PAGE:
Category Archives: panic selling

The Twitter Stock Price Roller Coaster

In the short time period since the Twitter IPO its stock price has performed as if it was riding a roller coaster.  Various factors have contributed to its meteoric rise to a peak, followed by a rapid decline. Market factors unrelated to the fair market value of Twitter shares have influenced the price movement. Prior to the Twitter offering, IPOs were in a state of great demand (which occurs from time-to-time) with investors of most IPOs being allocated less shares than requested. Many investors were purchasing  the unallocated portion of their subscription as soon as the IPO commenced trading. The Twitter offering was highly glamorized by the financial press. Twitter shares like those of many other IPOs immediately skyrocketed in price. Twitter has many loyal users who were unable to obtain an allotment on the IPO and they and other investors for various reasons elected to buy the shares in the after market. Chart theorists added fuel to the fire as they determined buy points as the Twitter stock price rose and gathered momentum. As the stock price rose far above the IPO price it attracted short sellers. However, as ofter occurs when short sellers sell into a rapidly rising market, they get squeezed and panic, one-at -a-time, and cover their shorts at ever increasing prices, thereby driving the stock price higher.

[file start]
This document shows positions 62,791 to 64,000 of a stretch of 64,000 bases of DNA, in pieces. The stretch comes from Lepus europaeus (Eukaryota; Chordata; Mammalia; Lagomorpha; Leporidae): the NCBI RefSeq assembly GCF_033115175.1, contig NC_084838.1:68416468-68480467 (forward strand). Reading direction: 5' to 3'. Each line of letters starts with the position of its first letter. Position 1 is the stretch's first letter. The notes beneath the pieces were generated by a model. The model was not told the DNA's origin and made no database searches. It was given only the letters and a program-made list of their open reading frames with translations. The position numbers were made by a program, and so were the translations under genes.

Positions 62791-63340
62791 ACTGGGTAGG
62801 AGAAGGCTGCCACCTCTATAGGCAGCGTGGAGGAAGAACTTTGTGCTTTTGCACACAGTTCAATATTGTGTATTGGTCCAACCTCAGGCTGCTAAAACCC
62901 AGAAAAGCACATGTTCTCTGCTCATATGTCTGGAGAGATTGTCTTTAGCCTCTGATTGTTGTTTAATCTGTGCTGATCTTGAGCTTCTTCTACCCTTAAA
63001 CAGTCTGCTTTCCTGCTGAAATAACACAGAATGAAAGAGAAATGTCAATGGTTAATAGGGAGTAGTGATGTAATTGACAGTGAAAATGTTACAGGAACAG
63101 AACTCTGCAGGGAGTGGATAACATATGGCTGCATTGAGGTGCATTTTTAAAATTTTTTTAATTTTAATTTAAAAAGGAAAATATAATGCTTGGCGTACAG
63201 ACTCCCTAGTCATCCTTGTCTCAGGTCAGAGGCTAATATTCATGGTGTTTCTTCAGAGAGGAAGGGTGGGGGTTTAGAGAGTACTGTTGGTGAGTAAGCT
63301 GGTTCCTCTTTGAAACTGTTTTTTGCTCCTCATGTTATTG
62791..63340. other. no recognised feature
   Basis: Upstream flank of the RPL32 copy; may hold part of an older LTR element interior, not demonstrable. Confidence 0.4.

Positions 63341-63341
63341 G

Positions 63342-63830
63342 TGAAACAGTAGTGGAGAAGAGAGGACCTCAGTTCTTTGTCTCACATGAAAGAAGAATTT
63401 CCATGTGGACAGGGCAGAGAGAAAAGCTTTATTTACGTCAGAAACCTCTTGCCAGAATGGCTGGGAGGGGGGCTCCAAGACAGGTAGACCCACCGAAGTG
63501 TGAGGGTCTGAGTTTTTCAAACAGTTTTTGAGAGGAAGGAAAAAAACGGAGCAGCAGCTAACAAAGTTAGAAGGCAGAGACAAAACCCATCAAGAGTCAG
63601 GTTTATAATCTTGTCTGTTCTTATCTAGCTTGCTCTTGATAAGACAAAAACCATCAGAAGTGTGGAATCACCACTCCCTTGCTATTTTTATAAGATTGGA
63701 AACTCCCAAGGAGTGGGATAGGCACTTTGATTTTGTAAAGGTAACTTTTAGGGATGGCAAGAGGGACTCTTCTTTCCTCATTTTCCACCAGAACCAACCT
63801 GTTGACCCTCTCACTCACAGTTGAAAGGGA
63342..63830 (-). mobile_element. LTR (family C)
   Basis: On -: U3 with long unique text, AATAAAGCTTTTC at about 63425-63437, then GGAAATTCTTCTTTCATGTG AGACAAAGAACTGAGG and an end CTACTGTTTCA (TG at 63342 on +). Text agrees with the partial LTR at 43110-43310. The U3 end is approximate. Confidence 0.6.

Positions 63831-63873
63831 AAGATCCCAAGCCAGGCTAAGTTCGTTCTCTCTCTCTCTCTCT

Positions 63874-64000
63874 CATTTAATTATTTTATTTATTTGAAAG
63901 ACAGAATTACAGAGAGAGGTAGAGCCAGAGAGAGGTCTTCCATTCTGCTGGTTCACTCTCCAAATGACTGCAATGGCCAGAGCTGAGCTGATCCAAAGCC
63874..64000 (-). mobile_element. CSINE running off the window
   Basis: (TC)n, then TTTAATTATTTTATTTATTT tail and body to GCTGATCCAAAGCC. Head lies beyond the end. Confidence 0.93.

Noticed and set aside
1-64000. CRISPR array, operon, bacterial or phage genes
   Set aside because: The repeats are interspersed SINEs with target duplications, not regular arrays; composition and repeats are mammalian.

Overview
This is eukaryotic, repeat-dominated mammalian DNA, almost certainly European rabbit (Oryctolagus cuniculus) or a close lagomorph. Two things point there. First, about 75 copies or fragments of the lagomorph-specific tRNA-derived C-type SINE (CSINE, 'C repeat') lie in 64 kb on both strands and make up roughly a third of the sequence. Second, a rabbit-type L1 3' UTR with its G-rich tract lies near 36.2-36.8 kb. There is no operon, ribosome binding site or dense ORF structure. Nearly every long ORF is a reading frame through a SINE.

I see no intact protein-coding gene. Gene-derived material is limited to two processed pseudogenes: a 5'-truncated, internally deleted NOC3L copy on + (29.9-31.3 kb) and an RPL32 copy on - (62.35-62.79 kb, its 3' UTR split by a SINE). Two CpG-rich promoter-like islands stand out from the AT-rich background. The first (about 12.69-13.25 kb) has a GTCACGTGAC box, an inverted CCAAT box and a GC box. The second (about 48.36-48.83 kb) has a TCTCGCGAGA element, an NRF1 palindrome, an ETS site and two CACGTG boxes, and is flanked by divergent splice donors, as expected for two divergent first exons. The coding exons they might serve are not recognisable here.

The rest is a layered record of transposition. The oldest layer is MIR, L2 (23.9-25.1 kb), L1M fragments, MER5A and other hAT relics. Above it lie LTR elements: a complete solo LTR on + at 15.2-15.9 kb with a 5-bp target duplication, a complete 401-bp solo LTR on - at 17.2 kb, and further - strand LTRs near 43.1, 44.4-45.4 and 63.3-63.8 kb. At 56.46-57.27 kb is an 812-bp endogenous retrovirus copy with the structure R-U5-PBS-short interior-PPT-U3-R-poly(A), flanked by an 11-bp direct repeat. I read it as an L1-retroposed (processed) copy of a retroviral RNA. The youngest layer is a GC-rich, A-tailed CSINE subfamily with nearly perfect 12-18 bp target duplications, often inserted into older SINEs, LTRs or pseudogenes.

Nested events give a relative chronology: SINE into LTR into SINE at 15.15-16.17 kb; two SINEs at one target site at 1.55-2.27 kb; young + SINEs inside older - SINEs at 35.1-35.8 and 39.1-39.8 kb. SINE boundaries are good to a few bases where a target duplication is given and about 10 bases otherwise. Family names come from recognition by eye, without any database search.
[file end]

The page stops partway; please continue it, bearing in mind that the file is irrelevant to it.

When the price of Twitter shares peaked and started to decline, various factors, acting in a manner similar to the way that gravity effects a roller coaster car, precipitated the decline. Some analysts withdrew their support based upon market capitalization and recommended sale . Stop loss orders, which have become fashionable and which were placed at various levels during the share price increase, began to be executed at declining prices, creating selling pressure. Chart theorists interpreted sell signals. Short sellers, who follow the analyst reports, know about the existence of stop loss orders and understand chart theory, exacerbated the decline by selling short at declining prices. As the stock declined, margin calls and tax loss considerations came into play and some unsophisticated stockholders sold in panic. 

Like a roller coaster the ride will stop at the bottom. If Twitter can generate revenues and profitability from its large number of followers, its shares will begin to rise again. If, as I expect, the rise occurs, the SEC should conduct an investigation as to when every short sale took place to try to determine the role of short selling in exaggerating stock market declines.

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